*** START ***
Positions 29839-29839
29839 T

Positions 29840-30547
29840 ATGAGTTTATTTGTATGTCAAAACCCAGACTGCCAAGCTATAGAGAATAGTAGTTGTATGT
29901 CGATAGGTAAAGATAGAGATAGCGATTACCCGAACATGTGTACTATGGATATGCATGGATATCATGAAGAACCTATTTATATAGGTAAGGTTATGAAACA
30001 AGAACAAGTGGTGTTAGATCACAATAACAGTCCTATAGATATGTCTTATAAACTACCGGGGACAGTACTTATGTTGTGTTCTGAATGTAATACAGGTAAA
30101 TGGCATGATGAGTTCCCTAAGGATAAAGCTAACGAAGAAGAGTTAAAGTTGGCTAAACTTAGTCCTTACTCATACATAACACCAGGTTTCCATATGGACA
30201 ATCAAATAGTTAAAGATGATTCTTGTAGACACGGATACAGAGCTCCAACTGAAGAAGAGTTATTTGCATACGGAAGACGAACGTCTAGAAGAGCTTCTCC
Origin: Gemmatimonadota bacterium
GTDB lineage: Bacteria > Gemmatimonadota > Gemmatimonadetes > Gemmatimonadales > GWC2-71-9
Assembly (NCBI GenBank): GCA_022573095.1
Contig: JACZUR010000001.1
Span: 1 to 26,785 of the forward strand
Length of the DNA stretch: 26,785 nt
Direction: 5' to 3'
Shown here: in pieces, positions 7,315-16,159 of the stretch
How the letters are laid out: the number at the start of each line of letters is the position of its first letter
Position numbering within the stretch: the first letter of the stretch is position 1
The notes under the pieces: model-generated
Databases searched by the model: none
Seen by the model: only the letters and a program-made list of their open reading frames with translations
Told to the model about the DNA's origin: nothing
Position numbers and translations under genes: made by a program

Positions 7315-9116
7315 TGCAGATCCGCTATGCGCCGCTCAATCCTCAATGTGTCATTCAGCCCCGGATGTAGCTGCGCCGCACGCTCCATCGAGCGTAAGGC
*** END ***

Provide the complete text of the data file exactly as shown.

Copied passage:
Positions 29839-29839
29839 T

Positions 29840-30547
29840 ATGAGTTTATTTGTATGTCAAAACCCAGACTGCCAAGCTATAGAGAATAGTAGTTGTATGT
29901 CGATAGGTAAAGATAGAGATAGCGATTACCCGAACATGTGTACTATGGATATGCATGGATATCATGAAGAACCTATTTATATAGGTAAGGTTATGAAACA
30001 AGAACAAGTGGTGTTAGATCACAATAACAGTCCTATAGATATGTCTTATAAACTACCGGGGACAGTACTTATGTTGTGTTCTGAATGTAATACAGGTAAA
30101 TGGCATGATGAGTTCCCTAAGGATAAAGCTAACGAAGAAGAGTTAAAGTTGGCTAAACTTAGTCCTTACTCATACATAACACCAGGTTTCCATATGGACA
30201 ATCAAATAGTTAAAGATGATTCTTGTAGACACGGATACAGAGCTCCAACTGAAGAAGAGTTATTTGCATACGGAAGACGAACGTCTAGAAGAGCTTCTCC
Origin: Gemmatimonadota bacterium
GTDB lineage: Bacteria > Gemmatimonadota > Gemmatimonadetes > Gemmatimonadales > GWC2-71-9
Assembly (NCBI GenBank): GCA_022573095.1
Contig: JACZUR010000001.1
Span: 1 to 26,785 of the forward strand
Length of the DNA stretch: 26,785 nt
Direction: 5' to 3'
Shown here: in pieces, positions 7,315-16,159 of the stretch
How the letters are laid out: the number at the start of each line of letters is the position of its first letter
Position numbering within the stretch: the first letter of the stretch is position 1
The notes under the pieces: model-generated
Databases searched by the model: none
Seen by the model: only the letters and a program-made list of their open reading frames with translations
Told to the model about the DNA's origin: nothing
Position numbers and translations under genes: made by a program

Positions 7315-9116
7315 TGCAGATCCGCTATGCGCCGCTCAATCCTCAATGTGTCATTCAGCCCCGGATGTAGCTGCGCCGCACGCTCCATCGAGCGTAAGGC